Friday, November 5, 2010

You're Safer On a Bike Than On a Sofa

That's the new slogan of a campaign by the public health department in Copenhagen to encourage more people to go by bike. From a poster with the image on the right:
"You won't believe it...You're safer on the bicycle than on the sofa!" Lack of daily exercise is harmful to your health, while physical activity keeps your body healthy.

Cycling extends your life - daily exercise for minimum 30 minutes extends your life with up to five years.

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Obvious false dichotomy - which underminds advocacy. The choice is not between risking your life on the road on a bike - and getting no exercise at all. It's a choice between riding a bike on the road and some other form of exercise and some other form of commuting.

I have never been hit by a car while sitting on my coach. I got hit by a car this summer and near misses are routine any time any time I have to go off a bike path and onto a road.
There are several studies that show that the health benefits of cycling outweigh the risks. This is from a recent Dutch study Do the Health Benefits of Cycling Outweigh the Risks?:

"We quantified the impact on all-cause mortality when 500,000 people would make a transition from car to bicycle for short trips on a daily basis in the Netherlands. We have expressed mortality impacts in life-years gained or lost, using life table calculations. For individuals who shift from car to bicycle, we estimated that beneficial effects of increased physical activity are substantially larger (3–14 months gained) than the potential mortality effect of increased inhaled air pollution doses (0.8–40 days lost) and the increase in traffic accidents (5–9 days lost). Societal benefits are even larger because of a modest reduction in air pollution and greenhouse gas emissions and traffic accidents.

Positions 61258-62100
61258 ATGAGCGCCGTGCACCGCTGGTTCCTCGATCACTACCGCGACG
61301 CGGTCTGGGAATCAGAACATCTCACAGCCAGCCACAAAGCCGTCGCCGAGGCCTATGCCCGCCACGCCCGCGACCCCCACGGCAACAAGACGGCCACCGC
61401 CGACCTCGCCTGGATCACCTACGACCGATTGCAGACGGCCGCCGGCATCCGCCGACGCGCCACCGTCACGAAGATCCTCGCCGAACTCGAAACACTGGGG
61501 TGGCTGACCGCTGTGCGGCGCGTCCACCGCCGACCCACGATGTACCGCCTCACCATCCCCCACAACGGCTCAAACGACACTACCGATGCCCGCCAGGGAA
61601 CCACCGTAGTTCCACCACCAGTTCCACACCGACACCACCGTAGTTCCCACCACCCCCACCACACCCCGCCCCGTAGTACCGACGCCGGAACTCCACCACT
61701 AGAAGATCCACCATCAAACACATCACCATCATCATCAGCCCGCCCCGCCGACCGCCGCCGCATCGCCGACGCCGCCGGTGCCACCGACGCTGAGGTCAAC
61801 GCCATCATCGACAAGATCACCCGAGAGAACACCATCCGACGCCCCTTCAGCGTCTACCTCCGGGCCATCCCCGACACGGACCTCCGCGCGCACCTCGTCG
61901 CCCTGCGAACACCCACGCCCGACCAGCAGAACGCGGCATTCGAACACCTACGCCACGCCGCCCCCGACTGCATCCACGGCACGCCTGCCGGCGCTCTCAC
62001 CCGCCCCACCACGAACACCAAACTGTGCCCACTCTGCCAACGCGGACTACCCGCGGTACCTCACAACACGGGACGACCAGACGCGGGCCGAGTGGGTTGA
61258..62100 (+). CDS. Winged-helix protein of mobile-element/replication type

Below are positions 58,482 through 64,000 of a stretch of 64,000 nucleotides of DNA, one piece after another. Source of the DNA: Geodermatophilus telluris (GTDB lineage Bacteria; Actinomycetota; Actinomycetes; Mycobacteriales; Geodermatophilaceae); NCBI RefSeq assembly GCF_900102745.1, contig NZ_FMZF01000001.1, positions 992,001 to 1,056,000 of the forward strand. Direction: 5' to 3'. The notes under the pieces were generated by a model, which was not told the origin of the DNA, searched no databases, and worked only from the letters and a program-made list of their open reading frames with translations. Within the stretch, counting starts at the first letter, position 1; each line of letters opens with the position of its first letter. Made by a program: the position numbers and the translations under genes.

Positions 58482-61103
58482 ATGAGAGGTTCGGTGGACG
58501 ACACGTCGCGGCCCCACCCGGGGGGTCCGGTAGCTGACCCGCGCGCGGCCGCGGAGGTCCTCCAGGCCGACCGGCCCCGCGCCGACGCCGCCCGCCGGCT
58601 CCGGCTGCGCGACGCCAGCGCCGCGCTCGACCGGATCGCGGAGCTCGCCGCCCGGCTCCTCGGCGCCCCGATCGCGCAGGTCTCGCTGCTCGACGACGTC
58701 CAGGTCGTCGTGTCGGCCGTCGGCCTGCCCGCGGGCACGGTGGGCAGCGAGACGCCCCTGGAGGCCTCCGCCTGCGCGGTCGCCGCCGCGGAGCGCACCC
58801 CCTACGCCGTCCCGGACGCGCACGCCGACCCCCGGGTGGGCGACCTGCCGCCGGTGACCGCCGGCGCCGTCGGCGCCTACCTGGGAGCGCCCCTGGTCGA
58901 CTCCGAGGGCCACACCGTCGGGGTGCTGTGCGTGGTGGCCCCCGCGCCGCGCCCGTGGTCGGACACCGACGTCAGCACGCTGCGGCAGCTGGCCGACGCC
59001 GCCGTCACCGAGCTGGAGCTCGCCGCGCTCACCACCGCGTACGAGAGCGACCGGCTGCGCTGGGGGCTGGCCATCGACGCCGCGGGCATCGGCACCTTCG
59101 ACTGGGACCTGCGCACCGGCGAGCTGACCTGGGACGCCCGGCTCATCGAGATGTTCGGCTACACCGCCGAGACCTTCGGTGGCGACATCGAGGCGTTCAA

Conclusions: On average, the estimated health benefits of cycling were substantially larger than the risks relative to car driving for individuals shifting their mode of transport."
@George your right about being concerned for road safety while on a bike, with this in mind you should be interested in the work supports.
@Bruce, Thank you for commenting with the background information that went into this post. I know you always put a lot of consideration into each post and it's nice to have a glimpse of your ample reasons for each post.
@George: Not really a false dichotomy. Or at least not as false as you make it out to be. For many people the choice is between a bike (exercise) and a car (no exercise). Your phrase "some other form of exercise" rings hollow to me, given that most Americans are getting fat instead of exercising.

Seriously, the way we in the USA think about exercise is stunningly wrong-headed. We won't see obesity rates fall until exercise is integrated into our daily lives. As it stands, Americans think of exercise as a separate activity that takes place at an "exercise facility" using specialized equipment. This is great marketing--it's making a lot of money for the exercise industry and helping out a small population of gym rats and fitness gurus--but the underlying message is quite literally killing the rest of us.

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